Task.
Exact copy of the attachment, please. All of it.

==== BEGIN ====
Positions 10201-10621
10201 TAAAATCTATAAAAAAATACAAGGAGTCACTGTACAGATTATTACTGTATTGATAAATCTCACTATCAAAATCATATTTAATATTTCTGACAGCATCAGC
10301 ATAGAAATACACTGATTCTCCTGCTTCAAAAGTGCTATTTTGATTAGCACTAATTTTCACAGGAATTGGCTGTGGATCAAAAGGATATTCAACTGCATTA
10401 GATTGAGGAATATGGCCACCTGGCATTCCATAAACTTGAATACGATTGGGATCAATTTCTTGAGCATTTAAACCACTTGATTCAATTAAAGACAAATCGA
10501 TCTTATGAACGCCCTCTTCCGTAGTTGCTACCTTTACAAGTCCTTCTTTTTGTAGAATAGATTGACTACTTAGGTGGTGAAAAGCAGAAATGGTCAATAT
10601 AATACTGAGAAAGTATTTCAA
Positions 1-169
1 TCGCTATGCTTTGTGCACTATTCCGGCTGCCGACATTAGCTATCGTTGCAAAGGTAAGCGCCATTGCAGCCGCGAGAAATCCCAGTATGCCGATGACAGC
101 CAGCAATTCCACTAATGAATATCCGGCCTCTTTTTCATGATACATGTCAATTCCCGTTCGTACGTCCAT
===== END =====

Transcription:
Positions 10201-10621
10201 TAAAATCTATAAAAAAATACAAGGAGTCACTGTACAGATTATTACTGTATTGATAAATCTCACTATCAAAATCATATTTAATATTTCTGACAGCATCAGC
10301 ATAGAAATACACTGATTCTCCTGCTTCAAAAGTGCTATTTTGATTAGCACTAATTTTCACAGGAATTGGCTGTGGATCAAAAGGATATTCAACTGCATTA
10401 GATTGAGGAATATGGCCACCTGGCATTCCATAAACTTGAATACGATTGGGATCAATTTCTTGAGCATTTAAACCACTTGATTCAATTAAAGACAAATCGA
10501 TCTTATGAACGCCCTCTTCCGTAGTTGCTACCTTTACAAGTCCTTCTTTTTGTAGAATAGATTGACTACTTAGGTGGTGAAAAGCAGAAATGGTCAATAT
10601 AATACTGAGAAAGTATTTCAA
Positions 1-169
1 TCGCTATGCTTTGTGCACTATTCCGGCTGCCGACATTAGCTATCGTTGCAAAGGTAAGCGCCATTGCAGCCGCGAGAAATCCCAGTATGCCGATGACAGC
101 CAGCAATTCCACTAATGAATATCCGGCCTCTTTTTCATGATACATGTCAATTCCCGTTCGTACGTCCAT